PCBs, I realized, define the chemical generation gap. These kids didn’t have a clue. Except for all the flap over the Hudson River cleanup nearly a decade ago unless you're unfortunate enough to be directly impacted by Monsanto (one of the primary producers of PCBS), GE or other PCBs users, you rarely hear about the chemical these days.

Until this past weekend, that is. I should have known something was up when a friend and colleague working at Berkshire Community College sent a Facebook message indicating she had some questions about PCBs. She never followed up, and to be honest, I thought, “What could anyone want to know about those these days?” Never mind that the college is located in Pittsfield, MA – the other home of GE – where the company not only contaminated the nearby
Housatonic River, but also neighborhoods all over the city (again – a story for another time.)

But PCBs reentered my life, and many others, on a sunny Sunday morning, with a front page article about PCBs in caulking published by the
Boston Globe. Over the past couple of years, PCBs have been discovered in samples of window and masonry caulking of school buildings and others built circa 1960-70 and possibly earlier. Most of it found following incidental or voluntary testing including voluntary testing by Berkshire Community College. At some sites, testing revealed incredibly high concentrations - meaning hundreds of thousands of parts per million. Which means hundreds of parts per thousand. That’s high, when disposal of waste containing just fifty part-per-million PCBs often requires special consideration. I immediately wondered about my kid's school - though recently renovated, the original building had that 60's look. As a new member of the school committee and more than well aware of our dire finances did I even want to know about this? As a parent with two kids in the school, and a toxicologist - I am obligated to ask.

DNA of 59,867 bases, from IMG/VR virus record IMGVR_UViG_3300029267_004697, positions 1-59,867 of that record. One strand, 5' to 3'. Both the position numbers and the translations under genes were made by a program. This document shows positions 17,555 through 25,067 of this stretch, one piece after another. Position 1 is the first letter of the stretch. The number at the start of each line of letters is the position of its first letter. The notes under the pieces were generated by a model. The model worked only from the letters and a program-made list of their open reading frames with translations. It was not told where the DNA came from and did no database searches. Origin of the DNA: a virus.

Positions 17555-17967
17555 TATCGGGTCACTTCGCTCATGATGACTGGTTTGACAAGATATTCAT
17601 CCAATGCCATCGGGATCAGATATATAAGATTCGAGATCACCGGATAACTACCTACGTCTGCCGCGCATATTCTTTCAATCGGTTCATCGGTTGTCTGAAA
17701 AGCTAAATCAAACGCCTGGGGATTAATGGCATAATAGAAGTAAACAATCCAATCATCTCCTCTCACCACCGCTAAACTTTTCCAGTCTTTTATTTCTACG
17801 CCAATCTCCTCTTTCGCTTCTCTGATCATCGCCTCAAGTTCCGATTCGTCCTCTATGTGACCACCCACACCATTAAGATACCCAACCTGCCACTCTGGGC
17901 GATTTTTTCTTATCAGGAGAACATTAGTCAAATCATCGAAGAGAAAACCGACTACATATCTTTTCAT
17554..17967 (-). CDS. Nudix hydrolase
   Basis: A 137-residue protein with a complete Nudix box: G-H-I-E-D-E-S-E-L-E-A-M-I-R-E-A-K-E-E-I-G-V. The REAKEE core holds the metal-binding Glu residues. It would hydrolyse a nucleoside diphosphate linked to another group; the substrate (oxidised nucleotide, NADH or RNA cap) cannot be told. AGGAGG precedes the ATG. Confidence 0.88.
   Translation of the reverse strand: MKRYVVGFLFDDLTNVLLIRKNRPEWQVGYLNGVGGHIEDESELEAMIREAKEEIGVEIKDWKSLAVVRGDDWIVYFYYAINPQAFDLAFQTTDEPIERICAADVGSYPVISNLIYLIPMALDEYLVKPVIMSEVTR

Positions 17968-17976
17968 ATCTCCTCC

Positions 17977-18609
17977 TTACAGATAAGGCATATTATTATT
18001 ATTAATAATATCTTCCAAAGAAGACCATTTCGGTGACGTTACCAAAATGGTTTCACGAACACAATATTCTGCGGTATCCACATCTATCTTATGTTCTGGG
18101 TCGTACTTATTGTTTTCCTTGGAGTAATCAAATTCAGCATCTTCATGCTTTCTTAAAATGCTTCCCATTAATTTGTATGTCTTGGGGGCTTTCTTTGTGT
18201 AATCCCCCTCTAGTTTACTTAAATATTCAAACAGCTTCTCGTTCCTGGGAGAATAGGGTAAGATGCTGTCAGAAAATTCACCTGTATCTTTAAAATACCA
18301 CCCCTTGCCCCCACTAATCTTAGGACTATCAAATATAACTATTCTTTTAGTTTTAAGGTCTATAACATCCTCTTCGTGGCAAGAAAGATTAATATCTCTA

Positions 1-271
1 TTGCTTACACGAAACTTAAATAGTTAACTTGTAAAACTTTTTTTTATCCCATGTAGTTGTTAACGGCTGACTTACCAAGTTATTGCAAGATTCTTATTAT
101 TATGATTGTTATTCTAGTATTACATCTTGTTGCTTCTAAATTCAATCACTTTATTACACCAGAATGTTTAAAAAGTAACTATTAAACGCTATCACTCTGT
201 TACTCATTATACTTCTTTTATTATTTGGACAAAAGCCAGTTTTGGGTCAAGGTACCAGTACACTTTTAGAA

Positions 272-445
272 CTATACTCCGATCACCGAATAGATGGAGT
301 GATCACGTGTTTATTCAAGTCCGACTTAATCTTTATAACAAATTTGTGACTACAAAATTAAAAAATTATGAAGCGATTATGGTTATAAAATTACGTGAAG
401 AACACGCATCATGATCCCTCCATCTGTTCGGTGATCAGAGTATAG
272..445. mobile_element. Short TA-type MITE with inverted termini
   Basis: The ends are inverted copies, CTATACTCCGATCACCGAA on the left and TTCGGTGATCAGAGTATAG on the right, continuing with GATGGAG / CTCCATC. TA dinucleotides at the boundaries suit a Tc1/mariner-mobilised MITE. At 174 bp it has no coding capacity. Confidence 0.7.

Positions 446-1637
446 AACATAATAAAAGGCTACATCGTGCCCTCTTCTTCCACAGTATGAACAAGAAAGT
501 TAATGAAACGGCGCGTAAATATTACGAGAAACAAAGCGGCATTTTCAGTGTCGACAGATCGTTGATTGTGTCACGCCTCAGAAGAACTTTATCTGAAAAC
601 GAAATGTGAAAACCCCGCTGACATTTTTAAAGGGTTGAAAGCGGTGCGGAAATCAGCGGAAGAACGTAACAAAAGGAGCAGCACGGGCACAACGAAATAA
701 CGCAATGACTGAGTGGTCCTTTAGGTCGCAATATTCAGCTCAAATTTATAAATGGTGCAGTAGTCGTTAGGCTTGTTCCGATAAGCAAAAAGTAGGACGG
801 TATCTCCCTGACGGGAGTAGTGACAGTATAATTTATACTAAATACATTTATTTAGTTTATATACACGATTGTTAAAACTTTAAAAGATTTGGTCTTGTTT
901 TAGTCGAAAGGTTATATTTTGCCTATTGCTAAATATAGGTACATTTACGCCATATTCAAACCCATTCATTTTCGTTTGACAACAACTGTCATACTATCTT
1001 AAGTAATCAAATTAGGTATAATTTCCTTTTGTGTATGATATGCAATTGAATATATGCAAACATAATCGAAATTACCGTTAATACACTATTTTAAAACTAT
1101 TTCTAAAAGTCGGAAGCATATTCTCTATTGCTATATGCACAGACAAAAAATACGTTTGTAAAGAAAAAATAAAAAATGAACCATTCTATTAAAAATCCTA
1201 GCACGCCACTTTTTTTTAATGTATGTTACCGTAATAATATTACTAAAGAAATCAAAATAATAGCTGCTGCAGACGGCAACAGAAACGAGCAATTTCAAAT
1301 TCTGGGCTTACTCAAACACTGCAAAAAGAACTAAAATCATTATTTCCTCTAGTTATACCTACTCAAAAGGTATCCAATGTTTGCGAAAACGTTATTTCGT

PCBs are really a complex mixture of similarly structured chemicals – carbon rings with assorted number and placement of chlorines. Which means when considering
PCB toxicity, one must consider toxicity of many different chemicals which may act independently or as a complex mixture. That is, exposure to one PCB may influence the toxicity of another PCB, or one kind of PCB might affect the brain, while another may affect reproduction. Understanding health and environmental impacts of single chemicals is difficult enough. Understanding complex mixtures can take a lifetime -- and plenty of good scientists have devoted their careers to PCBs (they just don't make Science News or the front page these days.)

To date, PCBs are considered all-around toxicants at least in laboratory studies (and by association, in epidemiological studies on highly exposed human populations) affecting reproduction, neurological development, immune response and reproduction and are considered a probable human carcinogen by the USEPA. In the environment in addition to impacting other species, they are credited with wiping out mink populations that once lived along contaminated rivers. Mink for example, are exquisitely sensitive to the reproductive impacts of certain kinds of PCBs.

But before there is widespread panic, there are questions that must be answered, including 1) concentrations of PCBs in caulking 2) amounts of PCBs released from contaminated caulking 3) how might one be exposed to PCBs from caulking, 4) and potential exposures of teachers and students exposed PCBs released from caulking? (According to the Globe this is the topic of an ongoing study.)

Now that PCBs are back on the front page, maybe the next time I ask students about these important legacies, they won’t be so puzzled.

UPDATE: EPA recently issued a press release (on Sept 25 2009) along with the following website for those concerned about PCBs in caulk: